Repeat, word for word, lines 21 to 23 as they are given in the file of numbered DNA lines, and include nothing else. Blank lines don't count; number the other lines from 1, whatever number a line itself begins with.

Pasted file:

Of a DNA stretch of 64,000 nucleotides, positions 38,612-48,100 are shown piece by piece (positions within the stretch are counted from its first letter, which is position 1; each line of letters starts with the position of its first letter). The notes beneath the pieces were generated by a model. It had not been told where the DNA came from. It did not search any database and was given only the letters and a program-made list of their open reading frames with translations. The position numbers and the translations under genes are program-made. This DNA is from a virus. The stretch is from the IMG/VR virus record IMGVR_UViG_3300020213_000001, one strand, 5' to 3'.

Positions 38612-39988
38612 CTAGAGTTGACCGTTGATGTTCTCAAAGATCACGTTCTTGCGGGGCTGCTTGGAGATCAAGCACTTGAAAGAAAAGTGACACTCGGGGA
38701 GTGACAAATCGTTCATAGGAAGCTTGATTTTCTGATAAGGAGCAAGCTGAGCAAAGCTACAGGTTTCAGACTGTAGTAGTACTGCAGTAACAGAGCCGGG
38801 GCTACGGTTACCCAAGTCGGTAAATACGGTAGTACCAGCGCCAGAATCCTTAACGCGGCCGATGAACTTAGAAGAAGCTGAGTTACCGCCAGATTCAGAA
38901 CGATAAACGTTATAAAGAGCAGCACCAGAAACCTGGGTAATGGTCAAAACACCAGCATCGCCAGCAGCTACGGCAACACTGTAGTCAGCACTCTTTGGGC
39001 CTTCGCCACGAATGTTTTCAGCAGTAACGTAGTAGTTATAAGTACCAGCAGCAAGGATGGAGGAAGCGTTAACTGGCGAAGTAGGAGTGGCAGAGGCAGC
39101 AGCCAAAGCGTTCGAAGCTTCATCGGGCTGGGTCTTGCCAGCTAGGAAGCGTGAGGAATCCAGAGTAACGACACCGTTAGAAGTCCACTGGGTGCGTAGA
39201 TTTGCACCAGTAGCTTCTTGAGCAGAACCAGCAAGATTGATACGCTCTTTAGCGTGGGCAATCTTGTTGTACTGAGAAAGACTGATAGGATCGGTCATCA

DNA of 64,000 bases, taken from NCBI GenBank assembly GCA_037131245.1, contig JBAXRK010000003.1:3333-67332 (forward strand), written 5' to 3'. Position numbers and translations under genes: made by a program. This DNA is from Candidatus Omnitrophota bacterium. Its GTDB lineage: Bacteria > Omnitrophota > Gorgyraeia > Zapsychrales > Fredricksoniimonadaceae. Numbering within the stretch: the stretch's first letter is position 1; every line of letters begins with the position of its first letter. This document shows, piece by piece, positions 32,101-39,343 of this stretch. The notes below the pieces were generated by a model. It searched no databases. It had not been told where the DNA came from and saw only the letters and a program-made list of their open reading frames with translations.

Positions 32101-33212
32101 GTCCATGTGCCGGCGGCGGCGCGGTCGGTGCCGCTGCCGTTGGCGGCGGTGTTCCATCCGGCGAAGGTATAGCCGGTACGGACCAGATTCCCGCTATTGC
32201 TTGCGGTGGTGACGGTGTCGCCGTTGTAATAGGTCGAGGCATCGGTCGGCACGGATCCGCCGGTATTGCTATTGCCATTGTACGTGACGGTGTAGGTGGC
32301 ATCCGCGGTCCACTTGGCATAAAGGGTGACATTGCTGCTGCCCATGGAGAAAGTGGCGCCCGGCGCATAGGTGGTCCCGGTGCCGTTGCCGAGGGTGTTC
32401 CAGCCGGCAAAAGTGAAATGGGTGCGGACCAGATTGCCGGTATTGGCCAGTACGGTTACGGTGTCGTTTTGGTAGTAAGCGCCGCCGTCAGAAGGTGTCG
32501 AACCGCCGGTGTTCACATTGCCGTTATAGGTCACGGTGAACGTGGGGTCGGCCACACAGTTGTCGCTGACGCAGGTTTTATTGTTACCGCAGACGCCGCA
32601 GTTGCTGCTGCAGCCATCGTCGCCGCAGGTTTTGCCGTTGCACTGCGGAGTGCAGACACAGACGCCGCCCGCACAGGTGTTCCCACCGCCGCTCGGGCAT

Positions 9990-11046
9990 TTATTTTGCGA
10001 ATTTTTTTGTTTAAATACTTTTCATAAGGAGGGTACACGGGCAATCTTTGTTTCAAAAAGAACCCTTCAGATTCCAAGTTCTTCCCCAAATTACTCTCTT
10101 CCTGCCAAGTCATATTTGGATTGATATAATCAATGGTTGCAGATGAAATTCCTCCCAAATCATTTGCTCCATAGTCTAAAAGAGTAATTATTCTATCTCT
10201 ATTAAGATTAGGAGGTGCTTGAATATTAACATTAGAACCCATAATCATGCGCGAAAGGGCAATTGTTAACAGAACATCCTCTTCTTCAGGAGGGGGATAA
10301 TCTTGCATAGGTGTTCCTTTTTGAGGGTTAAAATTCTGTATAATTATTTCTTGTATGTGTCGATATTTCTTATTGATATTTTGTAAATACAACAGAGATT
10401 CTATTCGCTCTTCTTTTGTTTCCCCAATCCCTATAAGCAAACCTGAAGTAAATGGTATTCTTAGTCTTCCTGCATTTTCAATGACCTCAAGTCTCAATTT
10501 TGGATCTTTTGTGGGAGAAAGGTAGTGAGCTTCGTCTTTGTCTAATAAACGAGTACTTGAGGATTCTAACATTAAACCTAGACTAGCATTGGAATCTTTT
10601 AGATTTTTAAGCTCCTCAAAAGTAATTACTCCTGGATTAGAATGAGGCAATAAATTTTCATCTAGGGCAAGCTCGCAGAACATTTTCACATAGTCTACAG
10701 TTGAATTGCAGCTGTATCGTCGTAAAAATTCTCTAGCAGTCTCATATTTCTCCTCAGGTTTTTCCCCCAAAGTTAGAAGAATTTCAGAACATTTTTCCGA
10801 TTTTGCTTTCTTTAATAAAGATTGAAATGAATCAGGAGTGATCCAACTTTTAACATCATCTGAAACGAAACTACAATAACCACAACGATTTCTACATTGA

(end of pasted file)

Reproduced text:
10101 CCTGCCAAGTCATATTTGGATTGATATAATCAATGGTTGCAGATGAAATTCCTCCCAAATCATTTGCTCCATAGTCTAAAAGAGTAATTATTCTATCTCT
10201 ATTAAGATTAGGAGGTGCTTGAATATTAACATTAGAACCCATAATCATGCGCGAAAGGGCAATTGTTAACAGAACATCCTCTTCTTCAGGAGGGGGATAA
10301 TCTTGCATAGGTGTTCCTTTTTGAGGGTTAAAATTCTGTATAATTATTTCTTGTATGTGTCGATATTTCTTATTGATATTTTGTAAATACAACAGAGATT